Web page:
I got a djungarian dwarf hamster roughly 4 weeks ago. She is roughly 12 weeks old now. She doesn't seem scared at all, and comes out of her house to check me out when I open the cage up. However, she almost aggressively checks for food in my hand when I put it in the cage, and even starts biting into it to see if there is something edible. The cage is of appropriate size, and she seems otherwise active. The biting is of different strength, sometimes only nibbling, sometimes biting hard, but it does not seem like she is biting out of aggression or fear--when she finds the food in my hand, she will eat it directly in my hand peacefully, but will then promptly proceed to bite into my hand to find more food.

She is getting appropriate amounts of food (roughly one tablespoon of dry food mix specifically made for dwarf hamsters, with the occasional vegetable or seed treats) and I've tried increasing the quantity to see if this behavior changes, but it does not seem to--she even leaves some in the bowl if I do this, and shows the same behavior. I've tried unscented soap and even gloves, but she will just try biting into the gloves instead. If I hold a toy that's usually inside her cage, she will also try biting into this.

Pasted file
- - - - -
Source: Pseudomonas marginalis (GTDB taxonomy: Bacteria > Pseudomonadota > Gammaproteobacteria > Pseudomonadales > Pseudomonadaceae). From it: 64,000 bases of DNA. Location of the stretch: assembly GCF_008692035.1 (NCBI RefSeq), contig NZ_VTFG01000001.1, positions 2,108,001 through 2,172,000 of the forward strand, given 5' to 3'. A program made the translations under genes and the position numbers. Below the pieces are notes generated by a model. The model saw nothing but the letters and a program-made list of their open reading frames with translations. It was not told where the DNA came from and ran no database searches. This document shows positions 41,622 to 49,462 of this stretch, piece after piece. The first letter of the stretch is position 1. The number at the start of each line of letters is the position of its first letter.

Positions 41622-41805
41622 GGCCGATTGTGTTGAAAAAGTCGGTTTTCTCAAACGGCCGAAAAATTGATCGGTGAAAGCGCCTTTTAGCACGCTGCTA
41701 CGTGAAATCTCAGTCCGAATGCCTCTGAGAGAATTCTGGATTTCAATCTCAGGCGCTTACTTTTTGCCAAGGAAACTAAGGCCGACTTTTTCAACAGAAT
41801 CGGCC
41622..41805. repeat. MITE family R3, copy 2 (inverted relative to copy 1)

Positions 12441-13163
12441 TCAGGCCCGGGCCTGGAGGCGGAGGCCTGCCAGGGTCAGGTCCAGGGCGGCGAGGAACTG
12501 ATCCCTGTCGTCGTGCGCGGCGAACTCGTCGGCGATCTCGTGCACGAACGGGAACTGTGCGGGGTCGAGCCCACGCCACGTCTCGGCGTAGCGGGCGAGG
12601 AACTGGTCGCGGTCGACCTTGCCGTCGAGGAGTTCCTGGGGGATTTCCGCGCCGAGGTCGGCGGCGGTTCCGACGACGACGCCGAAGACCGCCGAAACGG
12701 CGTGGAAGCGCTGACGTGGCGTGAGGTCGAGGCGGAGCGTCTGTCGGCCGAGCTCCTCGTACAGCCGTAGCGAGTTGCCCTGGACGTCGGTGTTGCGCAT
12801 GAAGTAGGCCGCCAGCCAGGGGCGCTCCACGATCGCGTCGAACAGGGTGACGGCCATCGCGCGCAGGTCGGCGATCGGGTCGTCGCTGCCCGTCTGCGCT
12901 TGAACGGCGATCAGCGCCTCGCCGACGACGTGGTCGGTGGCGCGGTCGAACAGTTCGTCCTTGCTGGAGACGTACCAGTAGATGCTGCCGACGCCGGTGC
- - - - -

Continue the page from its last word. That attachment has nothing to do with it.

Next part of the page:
Is there any way I can teach her to not bite into my hand or skin, and get less eager about her food when my hand enters the cage?

1 Answer 1


Your hamster, somehow, might have associated your hand with food. Animals in general are known to make stupid (or more appropriately unintended) associations. If you assumed that she is hungry when she bites and give more food, she might keep biting you in hopes that you will give even more.

Another issue is that hamsters are hoarders. You don't really give hamsters daily food, you give them plenty of food and allow them to store it however they see fit. There is little you can do about overeating with hamsters, other than giving them plenty of opportunity to exercise.

The only exception to being given in abundance is fresh food. Fresh vegetables, egg yolks and cooked unseasoned meat can be given in moderation but they might rot if the hamster decides to store them as well. You should give such food items as well, but you also need to remove these items from hamster's stash when they go bad.

So, the best way for you to proceed is to offer her plenty of dried food.

As a side note, I do not usually trust the commercial hamster foods. Many items are dried, coloured and pressed items. You can easily have a mix of your own, which includes several types of grain, corn, seeds, raw nuts with occasional small pieces of wholewheat bread. Do not give your hamster salted or roasted nuts.

I hope this helps.

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